It Was Hard Enough To Sell A Car; For Many, Now All That's Left To Sell Is The Lot
THERESA SULLIVAN BARGER
March 03, 2009
Just a couple of years ago, some Connecticut auto dealerships held such coveted locations that even profitable dealerships were being approached by other retailers that wanted to buy the properties.
Those days are gone. With the weak economy and retailers scaling back or going out of business, about 50 automobile dealerships in the state that closed in the past 14 months remain vacant, estimated James Fleming, president of the Connecticut Automotive Retailers Association.
Until the economy turns around, don't expect to see construction cranes replacing the "For Sale" signs at empty dealerships.
"I've seen downturns, but I have never seen anything like this," said commercial real estate broker Eric Litsky of Eric Litsky Associates of Simsbury.
Richard Parsons, a third-generation owner of the recently closed Parsons Chevrolet on Route 6 in Farmington, said he doesn't know what will happen to the dealership he built three years ago when he moved the family business there after 90 years on the "crazy corner" of Route 4 in Farmington, just off I-84.
"I'm mortgaged to the hilt. If there's a way I can keep the property and get a tenant that can offset the mortgage, I'd love to keep it," Parsons said. "This is 2009. These are uncharted waters."
In Hartford, C. Bowie Thomas, president of Thomas Cadillac Jaguar, was using a snowblower Monday to clear the sidewalks at the North Meadows dealership 10 days after it closed. The Jaguar business was sold in late January.
"You caught me on my first day as snowplow man," Thomas said.
Thomas and his brother, Douglas, are putting the 7-acre Weston Street property with its 26,000-square-foot showroom and service center on the market for $3.5 million. They would lease the space to a tenant, but they know it could be months before they get a bite either way.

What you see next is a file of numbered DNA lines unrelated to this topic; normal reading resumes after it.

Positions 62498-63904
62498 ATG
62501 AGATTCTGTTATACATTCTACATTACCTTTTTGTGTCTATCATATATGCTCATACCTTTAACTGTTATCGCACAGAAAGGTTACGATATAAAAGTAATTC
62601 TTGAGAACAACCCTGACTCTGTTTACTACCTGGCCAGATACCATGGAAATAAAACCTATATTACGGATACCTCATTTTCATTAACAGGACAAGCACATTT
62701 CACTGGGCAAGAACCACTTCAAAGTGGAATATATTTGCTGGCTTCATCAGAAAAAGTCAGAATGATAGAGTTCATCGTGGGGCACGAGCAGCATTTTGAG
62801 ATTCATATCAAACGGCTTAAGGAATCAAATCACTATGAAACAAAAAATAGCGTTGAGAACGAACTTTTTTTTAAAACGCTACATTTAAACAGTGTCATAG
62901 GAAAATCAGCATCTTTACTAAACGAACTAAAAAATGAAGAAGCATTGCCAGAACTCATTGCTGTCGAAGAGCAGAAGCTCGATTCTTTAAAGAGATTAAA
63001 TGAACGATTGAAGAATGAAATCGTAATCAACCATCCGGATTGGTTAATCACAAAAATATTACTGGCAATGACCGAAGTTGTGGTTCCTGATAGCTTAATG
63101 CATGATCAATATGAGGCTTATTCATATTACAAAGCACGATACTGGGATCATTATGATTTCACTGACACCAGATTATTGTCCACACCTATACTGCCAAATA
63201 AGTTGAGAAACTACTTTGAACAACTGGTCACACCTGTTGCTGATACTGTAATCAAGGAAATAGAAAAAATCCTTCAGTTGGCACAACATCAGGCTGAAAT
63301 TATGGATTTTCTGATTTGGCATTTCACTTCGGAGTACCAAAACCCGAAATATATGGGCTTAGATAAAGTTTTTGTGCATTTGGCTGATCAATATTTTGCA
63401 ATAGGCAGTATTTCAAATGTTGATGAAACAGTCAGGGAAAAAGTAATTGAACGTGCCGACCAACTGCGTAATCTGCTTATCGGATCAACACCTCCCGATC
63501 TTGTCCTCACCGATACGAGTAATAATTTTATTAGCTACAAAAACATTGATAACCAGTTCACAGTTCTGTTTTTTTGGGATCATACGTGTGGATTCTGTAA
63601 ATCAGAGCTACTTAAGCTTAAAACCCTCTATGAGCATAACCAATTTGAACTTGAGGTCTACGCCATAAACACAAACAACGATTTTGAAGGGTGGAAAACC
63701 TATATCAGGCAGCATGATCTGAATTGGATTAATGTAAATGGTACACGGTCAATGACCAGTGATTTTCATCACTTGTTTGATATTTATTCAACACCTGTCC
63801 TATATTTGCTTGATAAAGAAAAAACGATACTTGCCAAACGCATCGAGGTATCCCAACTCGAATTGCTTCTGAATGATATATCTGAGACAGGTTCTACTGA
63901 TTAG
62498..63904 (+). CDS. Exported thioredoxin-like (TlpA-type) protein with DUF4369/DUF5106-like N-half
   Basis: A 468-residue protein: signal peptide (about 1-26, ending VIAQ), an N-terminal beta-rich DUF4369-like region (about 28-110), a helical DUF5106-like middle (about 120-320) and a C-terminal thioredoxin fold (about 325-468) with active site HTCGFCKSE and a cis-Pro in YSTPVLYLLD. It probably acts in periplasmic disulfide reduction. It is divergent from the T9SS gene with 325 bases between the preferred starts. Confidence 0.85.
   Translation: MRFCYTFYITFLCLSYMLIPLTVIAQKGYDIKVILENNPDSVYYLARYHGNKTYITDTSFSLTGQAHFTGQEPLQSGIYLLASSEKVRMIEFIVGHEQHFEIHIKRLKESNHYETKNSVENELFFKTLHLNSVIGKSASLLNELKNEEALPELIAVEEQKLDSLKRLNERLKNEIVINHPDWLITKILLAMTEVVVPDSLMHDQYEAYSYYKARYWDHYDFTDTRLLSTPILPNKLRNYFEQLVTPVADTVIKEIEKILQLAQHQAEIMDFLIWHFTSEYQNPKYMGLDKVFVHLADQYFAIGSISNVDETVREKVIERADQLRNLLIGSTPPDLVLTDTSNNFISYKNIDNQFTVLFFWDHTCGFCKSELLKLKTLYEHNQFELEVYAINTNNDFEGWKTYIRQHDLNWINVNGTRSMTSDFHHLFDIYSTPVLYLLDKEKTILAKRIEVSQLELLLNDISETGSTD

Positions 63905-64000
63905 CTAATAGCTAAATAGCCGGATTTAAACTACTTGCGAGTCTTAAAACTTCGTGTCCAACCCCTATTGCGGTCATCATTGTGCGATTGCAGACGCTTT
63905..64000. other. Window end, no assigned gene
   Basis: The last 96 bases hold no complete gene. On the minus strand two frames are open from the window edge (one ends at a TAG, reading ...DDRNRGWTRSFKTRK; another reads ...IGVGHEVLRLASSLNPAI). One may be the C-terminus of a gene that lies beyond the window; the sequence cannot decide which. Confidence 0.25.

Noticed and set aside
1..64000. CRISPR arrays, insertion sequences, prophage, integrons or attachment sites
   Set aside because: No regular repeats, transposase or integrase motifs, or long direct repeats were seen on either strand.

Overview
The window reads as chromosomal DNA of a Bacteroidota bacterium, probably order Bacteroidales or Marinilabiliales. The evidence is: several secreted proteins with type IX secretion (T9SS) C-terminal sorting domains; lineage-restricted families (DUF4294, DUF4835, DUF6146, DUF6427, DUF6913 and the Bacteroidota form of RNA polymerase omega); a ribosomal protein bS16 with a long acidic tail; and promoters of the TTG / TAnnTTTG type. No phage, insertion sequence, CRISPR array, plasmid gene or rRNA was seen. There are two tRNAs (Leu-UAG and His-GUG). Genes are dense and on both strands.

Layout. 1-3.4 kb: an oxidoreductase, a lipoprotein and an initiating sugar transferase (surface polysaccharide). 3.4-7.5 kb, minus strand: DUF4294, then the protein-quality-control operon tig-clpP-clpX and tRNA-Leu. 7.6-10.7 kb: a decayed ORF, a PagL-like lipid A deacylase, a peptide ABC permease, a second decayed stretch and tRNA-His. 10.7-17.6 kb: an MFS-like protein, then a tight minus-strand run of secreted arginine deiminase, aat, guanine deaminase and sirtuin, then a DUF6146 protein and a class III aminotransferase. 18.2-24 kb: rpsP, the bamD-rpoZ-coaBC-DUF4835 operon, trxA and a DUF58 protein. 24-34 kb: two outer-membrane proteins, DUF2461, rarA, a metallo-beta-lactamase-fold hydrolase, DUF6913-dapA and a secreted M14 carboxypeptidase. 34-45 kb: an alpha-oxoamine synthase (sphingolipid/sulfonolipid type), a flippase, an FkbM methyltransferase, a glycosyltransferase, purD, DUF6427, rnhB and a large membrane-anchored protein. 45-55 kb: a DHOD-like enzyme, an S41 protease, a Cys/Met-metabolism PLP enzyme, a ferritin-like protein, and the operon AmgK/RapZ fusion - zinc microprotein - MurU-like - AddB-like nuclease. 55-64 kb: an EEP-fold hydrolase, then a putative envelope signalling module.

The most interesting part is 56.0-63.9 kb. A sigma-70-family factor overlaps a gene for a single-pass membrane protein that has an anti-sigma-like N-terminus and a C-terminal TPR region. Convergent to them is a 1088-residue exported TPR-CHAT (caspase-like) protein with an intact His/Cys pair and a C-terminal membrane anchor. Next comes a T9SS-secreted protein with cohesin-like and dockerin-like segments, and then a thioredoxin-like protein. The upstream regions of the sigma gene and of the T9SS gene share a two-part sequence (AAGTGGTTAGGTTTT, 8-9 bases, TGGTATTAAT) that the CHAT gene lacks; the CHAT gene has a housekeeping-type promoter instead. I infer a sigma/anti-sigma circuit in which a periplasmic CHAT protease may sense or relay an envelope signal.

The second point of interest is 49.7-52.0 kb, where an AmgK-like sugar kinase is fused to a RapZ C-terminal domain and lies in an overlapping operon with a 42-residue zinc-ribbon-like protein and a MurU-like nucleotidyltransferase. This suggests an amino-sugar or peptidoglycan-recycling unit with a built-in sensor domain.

"I think it's going to be another dealership," said Douglas Thomas, the dealership's vice president and general manager. "We're banking on that by leaving everything as it is."
Tenants are hard to come by in the recession, and with credit tight, investors can't get the financing they need.
"A real estate investor needs cash flow. To buy one of these properties, you're buying and holding," Litsky said.
Typically, car dealerships are in high-traffic areas, so "the real estate itself is quite valuable," Fleming said. "It could be used for a lot of different purposes. Given the economic climate, there's not a tremendous amount of expansion of business."
In the past, former dealerships have been razed to make way for new construction of home centers, drugstores or other national retail stores or renovated for new uses. For example, The Powerhouse Gym occupies a former Acura dealership in Berlin, and a former Hoffman Auto Group building housed a Munson's Chocolate store until that structure was torn down to make way for a Best Buy in Simsbury.
Litsky's favorite example of a creative reuse is the University of Hartford's renovation of the former Thomas Cadillac location for the Handel Performing Arts Center near the campus.
Gary Reynolds, owner of Reynolds Garage and Marine in Lyme and a Connecticut director of the National Automobile Association, said if federal bailout money helping banks back loans to dealerships to buy inventory doesn't start flowing within 90 days, Connecticut will see more dealerships closing. Dealerships can't survive without access to credit, he said.
Reprinted with permission of the Hartford Courant.
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